WIRRAL Euro MP Paul Nuttall has set alarm bells ringing about a proposed NHS "information grab."
GP practices have been contacted by NHS England with details of the plan to access data which requires patients who do not want their confidential information shared to opt out.
"We all know how notorious government computer schemes are, they always cost far more than anticipated and how can we be sure what will eventually happen to this information.
"Unless patients specifically tell their GP practice that they do not wish their information to be handed over and opt out of the scheme it will be automatically seized as 'care data'," said Mr Nuttall, UKIP deputy leader.
"I am not happy about how this is being implemented, the GPs themselves have only recently been told about this project to allow them to run 'eight week consultations' with 'data extraction' scheduled for late October.
"So not really a consultation at all, more a fait accompli."
He continued:"There has been no widespread notification to the public about this GP care data scheme and in fact NHS England ruled out a national publicity campaign about it.
"It has been left to the GP practices but as it is not possible for them to notify all their patients it is highly likely that many will be totally unaware of it until too late.
"Only those who go into the surgery and see notices about it are likely to know about it, which is why I want to highlight this.
"While the information will not include your name it will include your postcode and NHS number so that can hardly be said to be anonymous.
"Even the guidance material seems to contradict itself, speaking of your identity being protected yet further on saying that those who "do not want information that identifies you to be shared" can opt out.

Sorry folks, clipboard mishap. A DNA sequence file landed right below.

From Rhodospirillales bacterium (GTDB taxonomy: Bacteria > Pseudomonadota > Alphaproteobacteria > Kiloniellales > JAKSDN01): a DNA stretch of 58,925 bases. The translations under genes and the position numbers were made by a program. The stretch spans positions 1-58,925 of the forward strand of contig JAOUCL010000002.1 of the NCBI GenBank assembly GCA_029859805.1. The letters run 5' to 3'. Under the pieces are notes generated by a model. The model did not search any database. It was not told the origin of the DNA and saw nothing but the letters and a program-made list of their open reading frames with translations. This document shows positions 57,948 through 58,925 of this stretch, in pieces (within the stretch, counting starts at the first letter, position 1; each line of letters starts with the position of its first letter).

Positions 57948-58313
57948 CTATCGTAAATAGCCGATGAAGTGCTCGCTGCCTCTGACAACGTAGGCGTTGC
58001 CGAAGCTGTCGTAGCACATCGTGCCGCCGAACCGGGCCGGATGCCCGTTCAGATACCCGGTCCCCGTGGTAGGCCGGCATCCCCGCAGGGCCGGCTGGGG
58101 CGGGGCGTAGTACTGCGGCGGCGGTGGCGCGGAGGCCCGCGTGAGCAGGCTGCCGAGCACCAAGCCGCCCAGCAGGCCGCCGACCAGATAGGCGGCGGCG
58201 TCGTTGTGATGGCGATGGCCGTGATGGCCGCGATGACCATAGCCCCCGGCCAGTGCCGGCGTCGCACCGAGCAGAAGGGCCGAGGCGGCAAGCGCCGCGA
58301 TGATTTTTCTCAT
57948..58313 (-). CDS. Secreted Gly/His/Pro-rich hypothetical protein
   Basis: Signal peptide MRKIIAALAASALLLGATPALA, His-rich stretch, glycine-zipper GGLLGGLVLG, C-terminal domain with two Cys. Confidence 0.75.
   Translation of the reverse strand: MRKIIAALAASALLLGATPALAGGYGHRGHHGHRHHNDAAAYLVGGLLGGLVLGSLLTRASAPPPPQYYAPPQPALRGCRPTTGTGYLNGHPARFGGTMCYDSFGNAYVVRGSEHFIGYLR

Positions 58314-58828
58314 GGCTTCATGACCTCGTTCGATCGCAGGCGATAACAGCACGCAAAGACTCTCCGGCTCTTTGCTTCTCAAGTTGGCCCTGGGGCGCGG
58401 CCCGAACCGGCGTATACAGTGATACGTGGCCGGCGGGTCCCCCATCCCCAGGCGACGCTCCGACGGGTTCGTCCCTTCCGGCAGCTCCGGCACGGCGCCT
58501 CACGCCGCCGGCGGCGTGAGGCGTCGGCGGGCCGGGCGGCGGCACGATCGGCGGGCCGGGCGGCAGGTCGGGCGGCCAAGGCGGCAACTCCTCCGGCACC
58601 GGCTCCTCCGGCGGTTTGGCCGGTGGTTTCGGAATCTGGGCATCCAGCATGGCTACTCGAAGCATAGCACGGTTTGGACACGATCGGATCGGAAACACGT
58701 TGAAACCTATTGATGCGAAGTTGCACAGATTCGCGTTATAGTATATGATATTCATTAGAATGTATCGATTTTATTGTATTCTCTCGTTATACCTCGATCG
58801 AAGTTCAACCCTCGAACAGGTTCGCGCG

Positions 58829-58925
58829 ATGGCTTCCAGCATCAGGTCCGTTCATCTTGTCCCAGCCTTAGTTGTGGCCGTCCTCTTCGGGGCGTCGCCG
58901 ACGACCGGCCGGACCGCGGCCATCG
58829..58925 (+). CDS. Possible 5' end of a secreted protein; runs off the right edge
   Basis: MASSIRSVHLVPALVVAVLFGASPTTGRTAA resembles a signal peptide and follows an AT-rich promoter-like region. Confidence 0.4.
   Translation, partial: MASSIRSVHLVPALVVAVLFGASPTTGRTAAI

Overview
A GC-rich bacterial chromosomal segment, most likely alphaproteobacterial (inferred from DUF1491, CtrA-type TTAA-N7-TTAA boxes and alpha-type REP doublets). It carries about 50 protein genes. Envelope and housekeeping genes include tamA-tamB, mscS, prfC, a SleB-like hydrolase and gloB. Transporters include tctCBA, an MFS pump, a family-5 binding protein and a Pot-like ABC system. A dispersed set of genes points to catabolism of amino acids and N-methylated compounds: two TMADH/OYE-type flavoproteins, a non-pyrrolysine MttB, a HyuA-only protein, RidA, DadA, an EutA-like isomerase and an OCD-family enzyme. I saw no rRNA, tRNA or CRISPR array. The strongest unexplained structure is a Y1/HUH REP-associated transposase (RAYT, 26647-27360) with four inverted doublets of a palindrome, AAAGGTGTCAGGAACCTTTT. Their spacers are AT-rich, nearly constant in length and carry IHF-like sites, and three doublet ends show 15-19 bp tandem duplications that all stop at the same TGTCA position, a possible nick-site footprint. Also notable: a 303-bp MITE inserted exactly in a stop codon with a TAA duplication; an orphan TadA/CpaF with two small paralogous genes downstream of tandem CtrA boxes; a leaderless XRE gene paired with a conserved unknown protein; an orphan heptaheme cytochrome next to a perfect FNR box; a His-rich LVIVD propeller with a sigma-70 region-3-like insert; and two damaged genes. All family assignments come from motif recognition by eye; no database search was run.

"The data will be sent to the Health and Social Care Information Centre from where it will be shared with commissioners, researchers and private companies apparently in a de-identified form.
"Jeremy Hunt promised the right to opt-out but unless every patient is notified about this information grab it will be meaningless."
A spokeswoman for the Health and Social Care Information Centre, stressed the information, which will be sent monthly, would not be kept on one server "taking up some huge, giant warehouse somewhere".
A British Medical Association spokesman said: "Sharing patient data to help inform commissioning decisions is an important process that can help to improve NHS services, but it must only be done with strict safeguards in place.
"Patients must be given the option to opt out of any scheme that seeks to transfer identifiable information about them from their records to another source.
"This opt-out should be widely advertised and explained in order that patients are reassured and understand the process being carried out."